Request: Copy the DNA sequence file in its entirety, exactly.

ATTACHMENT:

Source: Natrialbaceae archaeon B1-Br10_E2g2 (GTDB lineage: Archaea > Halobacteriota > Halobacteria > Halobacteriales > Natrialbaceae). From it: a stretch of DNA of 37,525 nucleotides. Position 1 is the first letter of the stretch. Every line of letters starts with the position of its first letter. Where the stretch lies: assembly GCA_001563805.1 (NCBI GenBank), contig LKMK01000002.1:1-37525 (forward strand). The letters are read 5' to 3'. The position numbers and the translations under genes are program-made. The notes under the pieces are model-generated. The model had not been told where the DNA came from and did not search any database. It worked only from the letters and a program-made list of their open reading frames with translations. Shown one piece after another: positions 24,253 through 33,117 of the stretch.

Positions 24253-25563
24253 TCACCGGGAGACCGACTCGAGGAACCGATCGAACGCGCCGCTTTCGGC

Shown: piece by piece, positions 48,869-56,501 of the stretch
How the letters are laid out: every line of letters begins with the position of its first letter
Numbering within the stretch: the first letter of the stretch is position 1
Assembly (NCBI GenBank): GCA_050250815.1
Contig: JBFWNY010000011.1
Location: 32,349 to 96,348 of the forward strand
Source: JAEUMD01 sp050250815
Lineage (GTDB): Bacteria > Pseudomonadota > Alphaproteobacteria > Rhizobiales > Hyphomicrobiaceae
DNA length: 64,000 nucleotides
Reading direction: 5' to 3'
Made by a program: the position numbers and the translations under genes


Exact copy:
Source: Natrialbaceae archaeon B1-Br10_E2g2 (GTDB lineage: Archaea > Halobacteriota > Halobacteria > Halobacteriales > Natrialbaceae). From it: a stretch of DNA of 37,525 nucleotides. Position 1 is the first letter of the stretch. Every line of letters starts with the position of its first letter. Where the stretch lies: assembly GCA_001563805.1 (NCBI GenBank), contig LKMK01000002.1:1-37525 (forward strand). The letters are read 5' to 3'. The position numbers and the translations under genes are program-made. The notes under the pieces are model-generated. The model had not been told where the DNA came from and did not search any database. It worked only from the letters and a program-made list of their open reading frames with translations. Shown one piece after another: positions 24,253 through 33,117 of the stretch.

Positions 24253-25563
24253 TCACCGGGAGACCGACTCGAGGAACCGATCGAACGCGCCGCTTTCGGC

Shown: piece by piece, positions 48,869-56,501 of the stretch
How the letters are laid out: every line of letters begins with the position of its first letter
Numbering within the stretch: the first letter of the stretch is position 1
Assembly (NCBI GenBank): GCA_050250815.1
Contig: JBFWNY010000011.1
Location: 32,349 to 96,348 of the forward strand
Source: JAEUMD01 sp050250815
Lineage (GTDB): Bacteria > Pseudomonadota > Alphaproteobacteria > Rhizobiales > Hyphomicrobiaceae
DNA length: 64,000 nucleotides
Reading direction: 5' to 3'
Made by a program: the position numbers and the translations under genes